I would marvel at the way other families were so relaxed and had fun. There was probably a pang of jealousy as I watched how they generally got on well and displayed their love for one another. Yes, they disagreed sometimes but even these times were a huge contrast to my family home. My home environment was very tense for varied reasons; stress, arguments, witnessing violence and rigid rules; no banging or shouting, no laughing too loud. So you can understand, as I grew older, I often chose to stay over at my friends’ houses. There I could play, be free, and let out the relaxed, fun Amanda.
Why I kept quiet
The abuse from Sam stopped when he moved away, but with Paul it continued until I was eleven. You would think I could breathe a sigh of relief here, but Paul’s anger remained and he continued to inflict verbal and physical abuse for years. Often these attacks occurred at family gatherings or events, where I was targeted for humiliation. I was sworn at, insulted and spat at.
You may wonder “Why didn’t she say anything?” Well, there are many reasons, and maybe you can to relate to some of them:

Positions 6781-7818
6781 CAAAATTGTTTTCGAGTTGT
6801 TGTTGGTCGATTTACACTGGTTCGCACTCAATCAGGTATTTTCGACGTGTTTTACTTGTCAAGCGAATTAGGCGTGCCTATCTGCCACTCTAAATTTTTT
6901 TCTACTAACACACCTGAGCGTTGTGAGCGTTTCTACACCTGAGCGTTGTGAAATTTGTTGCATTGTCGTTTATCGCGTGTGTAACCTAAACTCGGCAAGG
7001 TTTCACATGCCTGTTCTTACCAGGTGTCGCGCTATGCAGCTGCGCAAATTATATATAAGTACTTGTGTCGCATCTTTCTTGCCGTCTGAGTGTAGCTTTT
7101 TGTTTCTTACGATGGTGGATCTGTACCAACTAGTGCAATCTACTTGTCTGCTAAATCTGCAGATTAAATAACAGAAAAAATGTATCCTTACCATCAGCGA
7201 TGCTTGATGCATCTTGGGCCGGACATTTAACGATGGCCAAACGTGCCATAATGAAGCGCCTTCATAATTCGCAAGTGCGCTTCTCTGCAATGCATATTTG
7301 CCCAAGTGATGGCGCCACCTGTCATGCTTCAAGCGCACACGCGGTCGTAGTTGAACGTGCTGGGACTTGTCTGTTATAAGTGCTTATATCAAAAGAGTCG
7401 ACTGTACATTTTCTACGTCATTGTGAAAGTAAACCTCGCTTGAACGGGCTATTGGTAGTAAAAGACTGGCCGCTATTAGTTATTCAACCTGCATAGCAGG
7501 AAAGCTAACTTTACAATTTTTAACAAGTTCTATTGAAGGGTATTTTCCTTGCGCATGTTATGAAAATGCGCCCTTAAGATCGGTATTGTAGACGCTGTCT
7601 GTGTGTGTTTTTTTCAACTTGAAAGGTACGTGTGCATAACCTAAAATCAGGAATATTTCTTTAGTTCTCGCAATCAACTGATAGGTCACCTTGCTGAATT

- I didn’t want to upset my family. I didn’t want to be responsible for breaking up our family.
- I was confused about what the sexual abuse was, and felt embarrassed and ashamed. I didn’t know how to communicate my experiences.
- I was scared of another beating from Paul.
- I didn’t know if anyone would believe me.
- I didn’t know an adult around me that I thought I could trust.
- I had been trained to keep secrets.
Very good at secret-keeping
I was very good at keeping secrets, like many people who are abused, I wore the “everything’s fine” mask, keeping up the smile and act for everyone else. I still went out on the family meals I dreaded, actually feeling sick on the way, sometimes sitting next to my abusers and even buying them presents. I carried on with my dance competitions and tried hard to concentrate on my studies.